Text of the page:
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Idol Chatter

As I noticed while watching football on Fox-TV this weekend, their annual campaign has gotten underway. For an entire decade, Fox has spent the majority if its Januarys by advertising one of its most original and culturally relevant shows: “24.”
So, yes, Jack is back.
And while its star has seemed to fade a bit since the writers’ strike, it may have some added societal relevance this year, and I didn’t realize I was having a conversation with Dena Ross, our beloved Idol Chatter editor. You see, there were several terrorist events over the holiday season, and while I know that even one is one too many, there seemed to have been a rash of them. She asked if I thought that was an important part of “24’s” re-launch.
I–for one–haven’t been focused on that enough, especially through the holidays. Perhaps that was because our news channels were too focused on President Obama’s vacation, or the holiday movie gross receipts, or which Hollywood celebrities may or not stay married this year, or their year-end “best of” lists.
“24” carries with it several interesting storylines this year. It moves from Los Angeles to New York. Jack Bauer has a new job. Several new characters will emerge. The peace process is front and center. And like every recent season, this one may be Jack’s last. But perhaps more than any other single plot line, perhaps it is important that at least one highly-rated (and highly advertised!) show is present to remind us of the war on terror that rages every day.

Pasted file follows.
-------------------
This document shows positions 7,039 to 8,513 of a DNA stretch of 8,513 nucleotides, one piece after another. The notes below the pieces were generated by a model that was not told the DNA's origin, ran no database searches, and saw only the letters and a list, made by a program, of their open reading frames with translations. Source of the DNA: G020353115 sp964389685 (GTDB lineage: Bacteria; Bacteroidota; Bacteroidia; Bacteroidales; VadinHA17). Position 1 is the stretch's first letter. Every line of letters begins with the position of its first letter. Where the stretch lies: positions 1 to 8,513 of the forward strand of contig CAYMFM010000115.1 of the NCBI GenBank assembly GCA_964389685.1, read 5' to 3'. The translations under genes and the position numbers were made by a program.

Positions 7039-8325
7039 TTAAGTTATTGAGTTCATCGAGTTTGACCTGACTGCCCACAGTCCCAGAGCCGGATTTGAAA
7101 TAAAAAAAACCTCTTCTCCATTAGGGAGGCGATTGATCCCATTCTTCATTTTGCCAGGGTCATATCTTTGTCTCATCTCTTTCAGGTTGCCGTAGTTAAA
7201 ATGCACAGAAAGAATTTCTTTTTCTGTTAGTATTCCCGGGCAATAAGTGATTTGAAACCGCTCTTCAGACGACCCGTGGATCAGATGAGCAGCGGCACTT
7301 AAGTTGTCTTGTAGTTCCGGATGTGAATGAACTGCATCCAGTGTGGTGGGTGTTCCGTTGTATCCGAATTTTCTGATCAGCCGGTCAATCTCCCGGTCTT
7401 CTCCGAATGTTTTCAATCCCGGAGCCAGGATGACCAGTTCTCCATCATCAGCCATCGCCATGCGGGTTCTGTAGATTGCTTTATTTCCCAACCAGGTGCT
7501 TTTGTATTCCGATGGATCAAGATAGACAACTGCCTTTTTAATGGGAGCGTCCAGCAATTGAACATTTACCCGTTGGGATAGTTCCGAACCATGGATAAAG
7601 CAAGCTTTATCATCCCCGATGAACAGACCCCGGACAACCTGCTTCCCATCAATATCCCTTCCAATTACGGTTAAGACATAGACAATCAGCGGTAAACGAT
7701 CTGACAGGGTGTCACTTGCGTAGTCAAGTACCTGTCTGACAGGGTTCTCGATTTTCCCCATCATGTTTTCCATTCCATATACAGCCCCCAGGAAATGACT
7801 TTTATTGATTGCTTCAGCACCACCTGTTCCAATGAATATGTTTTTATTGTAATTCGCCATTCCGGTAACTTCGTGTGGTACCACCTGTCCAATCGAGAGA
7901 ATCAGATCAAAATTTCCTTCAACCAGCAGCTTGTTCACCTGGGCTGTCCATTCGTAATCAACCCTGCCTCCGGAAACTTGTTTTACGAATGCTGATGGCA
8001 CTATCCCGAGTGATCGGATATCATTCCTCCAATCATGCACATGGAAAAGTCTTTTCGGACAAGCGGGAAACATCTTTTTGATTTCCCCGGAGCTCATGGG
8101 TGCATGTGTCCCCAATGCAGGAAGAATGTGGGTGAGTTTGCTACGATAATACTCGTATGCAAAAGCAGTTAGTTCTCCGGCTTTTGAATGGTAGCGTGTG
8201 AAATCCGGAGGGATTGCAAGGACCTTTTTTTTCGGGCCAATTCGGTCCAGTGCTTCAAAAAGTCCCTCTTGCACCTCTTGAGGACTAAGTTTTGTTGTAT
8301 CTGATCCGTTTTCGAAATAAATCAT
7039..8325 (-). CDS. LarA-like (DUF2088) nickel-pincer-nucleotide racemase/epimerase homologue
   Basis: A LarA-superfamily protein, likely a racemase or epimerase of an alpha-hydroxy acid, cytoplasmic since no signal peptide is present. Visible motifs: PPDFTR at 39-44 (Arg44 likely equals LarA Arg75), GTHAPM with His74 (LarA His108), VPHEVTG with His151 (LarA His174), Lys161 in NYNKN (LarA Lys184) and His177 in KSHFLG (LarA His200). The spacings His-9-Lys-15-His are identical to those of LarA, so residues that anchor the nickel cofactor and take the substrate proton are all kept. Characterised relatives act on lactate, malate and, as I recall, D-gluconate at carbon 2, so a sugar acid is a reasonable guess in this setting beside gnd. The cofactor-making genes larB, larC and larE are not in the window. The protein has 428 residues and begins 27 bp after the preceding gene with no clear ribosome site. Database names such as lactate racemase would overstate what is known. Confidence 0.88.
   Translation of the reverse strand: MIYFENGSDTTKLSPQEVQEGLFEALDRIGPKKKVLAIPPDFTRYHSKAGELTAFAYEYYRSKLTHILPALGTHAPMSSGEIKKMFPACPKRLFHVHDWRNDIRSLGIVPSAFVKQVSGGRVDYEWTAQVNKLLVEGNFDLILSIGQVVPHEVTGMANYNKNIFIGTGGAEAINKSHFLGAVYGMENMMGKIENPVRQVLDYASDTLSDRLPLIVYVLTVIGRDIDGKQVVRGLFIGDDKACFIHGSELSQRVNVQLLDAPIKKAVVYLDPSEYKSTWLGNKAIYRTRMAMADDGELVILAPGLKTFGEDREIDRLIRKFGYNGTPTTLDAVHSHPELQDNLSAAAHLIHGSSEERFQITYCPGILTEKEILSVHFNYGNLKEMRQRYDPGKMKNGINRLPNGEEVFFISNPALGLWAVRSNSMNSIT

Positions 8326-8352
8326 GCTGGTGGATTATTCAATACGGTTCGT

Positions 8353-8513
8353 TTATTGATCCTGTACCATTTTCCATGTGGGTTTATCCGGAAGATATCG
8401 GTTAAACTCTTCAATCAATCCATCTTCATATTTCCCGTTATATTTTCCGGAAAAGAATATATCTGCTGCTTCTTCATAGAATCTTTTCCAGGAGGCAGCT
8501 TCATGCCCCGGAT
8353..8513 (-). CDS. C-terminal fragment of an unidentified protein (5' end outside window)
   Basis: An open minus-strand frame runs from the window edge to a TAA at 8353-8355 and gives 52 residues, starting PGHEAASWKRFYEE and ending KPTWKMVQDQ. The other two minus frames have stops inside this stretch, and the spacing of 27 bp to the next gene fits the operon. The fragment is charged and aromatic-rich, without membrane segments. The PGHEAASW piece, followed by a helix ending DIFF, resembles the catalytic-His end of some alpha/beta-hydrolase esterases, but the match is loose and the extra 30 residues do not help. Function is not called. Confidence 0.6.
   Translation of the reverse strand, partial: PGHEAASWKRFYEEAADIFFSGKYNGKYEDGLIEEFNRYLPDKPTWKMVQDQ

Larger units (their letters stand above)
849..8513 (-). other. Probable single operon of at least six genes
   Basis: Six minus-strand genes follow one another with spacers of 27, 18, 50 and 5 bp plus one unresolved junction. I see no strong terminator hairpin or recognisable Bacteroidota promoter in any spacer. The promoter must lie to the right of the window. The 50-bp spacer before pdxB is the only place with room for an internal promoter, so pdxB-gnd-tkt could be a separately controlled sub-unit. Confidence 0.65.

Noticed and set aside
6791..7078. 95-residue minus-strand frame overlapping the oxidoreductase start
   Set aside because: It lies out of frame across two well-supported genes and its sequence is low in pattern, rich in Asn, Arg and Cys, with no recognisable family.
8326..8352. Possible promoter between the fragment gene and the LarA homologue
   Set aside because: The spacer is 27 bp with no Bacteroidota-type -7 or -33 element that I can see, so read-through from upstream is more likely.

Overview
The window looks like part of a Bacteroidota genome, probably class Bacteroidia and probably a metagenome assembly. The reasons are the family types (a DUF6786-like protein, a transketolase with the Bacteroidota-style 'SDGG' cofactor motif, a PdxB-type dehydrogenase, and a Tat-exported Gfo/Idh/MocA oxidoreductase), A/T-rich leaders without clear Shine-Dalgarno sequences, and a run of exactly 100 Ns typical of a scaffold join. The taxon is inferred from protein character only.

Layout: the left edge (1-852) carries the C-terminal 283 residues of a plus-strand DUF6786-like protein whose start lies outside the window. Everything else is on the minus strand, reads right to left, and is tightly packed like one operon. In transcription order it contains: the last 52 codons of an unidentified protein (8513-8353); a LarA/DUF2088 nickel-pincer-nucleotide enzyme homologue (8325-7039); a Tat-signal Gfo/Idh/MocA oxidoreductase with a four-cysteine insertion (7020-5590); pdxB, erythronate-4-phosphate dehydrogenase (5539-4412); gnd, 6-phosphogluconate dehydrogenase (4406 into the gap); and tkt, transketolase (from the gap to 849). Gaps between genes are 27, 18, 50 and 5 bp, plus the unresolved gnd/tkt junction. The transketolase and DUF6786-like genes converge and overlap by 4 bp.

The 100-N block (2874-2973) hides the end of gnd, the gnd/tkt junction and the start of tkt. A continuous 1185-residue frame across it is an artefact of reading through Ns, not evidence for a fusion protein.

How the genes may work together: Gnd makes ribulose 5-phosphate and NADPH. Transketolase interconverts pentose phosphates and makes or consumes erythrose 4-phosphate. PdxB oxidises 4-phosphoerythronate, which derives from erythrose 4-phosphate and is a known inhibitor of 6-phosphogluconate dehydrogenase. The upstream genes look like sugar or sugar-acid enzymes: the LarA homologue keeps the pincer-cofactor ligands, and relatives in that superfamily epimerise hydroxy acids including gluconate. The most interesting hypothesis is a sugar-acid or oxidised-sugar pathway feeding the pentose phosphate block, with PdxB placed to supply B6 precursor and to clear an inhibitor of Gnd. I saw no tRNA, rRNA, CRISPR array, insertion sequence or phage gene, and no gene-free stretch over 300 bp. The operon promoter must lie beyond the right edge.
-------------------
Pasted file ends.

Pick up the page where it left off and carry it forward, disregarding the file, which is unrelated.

Indeed, perhaps “24” serves us in a way that we need: it reminds us of the fact of terrorism, and the unbelievable risk that people whom we never know take on our behalf.
There is a lot of press coverage given over to our troops in Afghanistan, Iraq and around the world. And for very, very good reason.


But there isn’t much coverage–or reminders–of the covert wars and undercover work required to protect us in the war on terror.
The real war may not take place quite at the speed of “24” and Jack Bauer may be a tad over the top among today’s televised Savior figures, but it’s a good way for us to be reminded of its existence and to pray for those who are fighting it and for their families.
So I’ll set my TiVo for Monday nights at 9, because it is still way more fun to watch several episodes at a time, and I still can’t handle the commercials.
24

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